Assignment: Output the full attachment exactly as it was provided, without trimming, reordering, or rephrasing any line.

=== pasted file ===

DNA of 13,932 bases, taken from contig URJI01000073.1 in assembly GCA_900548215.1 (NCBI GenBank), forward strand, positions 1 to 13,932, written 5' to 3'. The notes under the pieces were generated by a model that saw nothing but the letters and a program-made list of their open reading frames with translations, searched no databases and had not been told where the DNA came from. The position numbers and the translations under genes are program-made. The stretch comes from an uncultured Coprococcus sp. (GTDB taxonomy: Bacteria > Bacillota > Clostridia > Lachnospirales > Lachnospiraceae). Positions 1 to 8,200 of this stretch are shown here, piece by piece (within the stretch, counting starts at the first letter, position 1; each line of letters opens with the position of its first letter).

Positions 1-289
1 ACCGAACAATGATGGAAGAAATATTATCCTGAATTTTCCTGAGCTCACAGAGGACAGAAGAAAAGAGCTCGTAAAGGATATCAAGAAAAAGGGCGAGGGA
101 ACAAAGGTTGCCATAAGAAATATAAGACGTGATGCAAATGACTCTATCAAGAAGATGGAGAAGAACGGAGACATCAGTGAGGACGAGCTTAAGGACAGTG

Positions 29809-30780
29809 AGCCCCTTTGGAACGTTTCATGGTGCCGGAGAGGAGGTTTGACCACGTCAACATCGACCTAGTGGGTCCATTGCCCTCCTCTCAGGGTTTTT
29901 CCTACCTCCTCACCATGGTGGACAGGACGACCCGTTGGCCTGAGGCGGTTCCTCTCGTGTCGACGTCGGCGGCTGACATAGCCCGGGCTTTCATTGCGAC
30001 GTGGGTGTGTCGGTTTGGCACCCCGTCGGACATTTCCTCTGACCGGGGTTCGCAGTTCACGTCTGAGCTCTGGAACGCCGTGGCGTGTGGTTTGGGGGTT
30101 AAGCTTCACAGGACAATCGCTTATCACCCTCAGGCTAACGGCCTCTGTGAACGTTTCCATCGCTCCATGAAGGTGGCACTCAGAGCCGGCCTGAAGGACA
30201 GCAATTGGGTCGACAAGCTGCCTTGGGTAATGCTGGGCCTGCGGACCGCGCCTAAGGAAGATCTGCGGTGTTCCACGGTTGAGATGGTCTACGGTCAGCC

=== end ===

DNA of 13,932 bases, taken from contig URJI01000073.1 in assembly GCA_900548215.1 (NCBI GenBank), forward strand, positions 1 to 13,932, written 5' to 3'. The notes under the pieces were generated by a model that saw nothing but the letters and a program-made list of their open reading frames with translations, searched no databases and had not been told where the DNA came from. The position numbers and the translations under genes are program-made. The stretch comes from an uncultured Coprococcus sp. (GTDB taxonomy: Bacteria > Bacillota > Clostridia > Lachnospirales > Lachnospiraceae). Positions 1 to 8,200 of this stretch are shown here, piece by piece (within the stretch, counting starts at the first letter, position 1; each line of letters opens with the position of its first letter).

Positions 1-289
1 ACCGAACAATGATGGAAGAAATATTATCCTGAATTTTCCTGAGCTCACAGAGGACAGAAGAAAAGAGCTCGTAAAGGATATCAAGAAAAAGGGCGAGGGA
101 ACAAAGGTTGCCATAAGAAATATAAGACGTGATGCAAATGACTCTATCAAGAAGATGGAGAAGAACGGAGACATCAGTGAGGACGAGCTTAAGGACAGTG

Positions 29809-30780
29809 AGCCCCTTTGGAACGTTTCATGGTGCCGGAGAGGAGGTTTGACCACGTCAACATCGACCTAGTGGGTCCATTGCCCTCCTCTCAGGGTTTTT
29901 CCTACCTCCTCACCATGGTGGACAGGACGACCCGTTGGCCTGAGGCGGTTCCTCTCGTGTCGACGTCGGCGGCTGACATAGCCCGGGCTTTCATTGCGAC
30001 GTGGGTGTGTCGGTTTGGCACCCCGTCGGACATTTCCTCTGACCGGGGTTCGCAGTTCACGTCTGAGCTCTGGAACGCCGTGGCGTGTGGTTTGGGGGTT
30101 AAGCTTCACAGGACAATCGCTTATCACCCTCAGGCTAACGGCCTCTGTGAACGTTTCCATCGCTCCATGAAGGTGGCACTCAGAGCCGGCCTGAAGGACA
30201 GCAATTGGGTCGACAAGCTGCCTTGGGTAATGCTGGGCCTGCGGACCGCGCCTAAGGAAGATCTGCGGTGTTCCACGGTTGAGATGGTCTACGGTCAGCC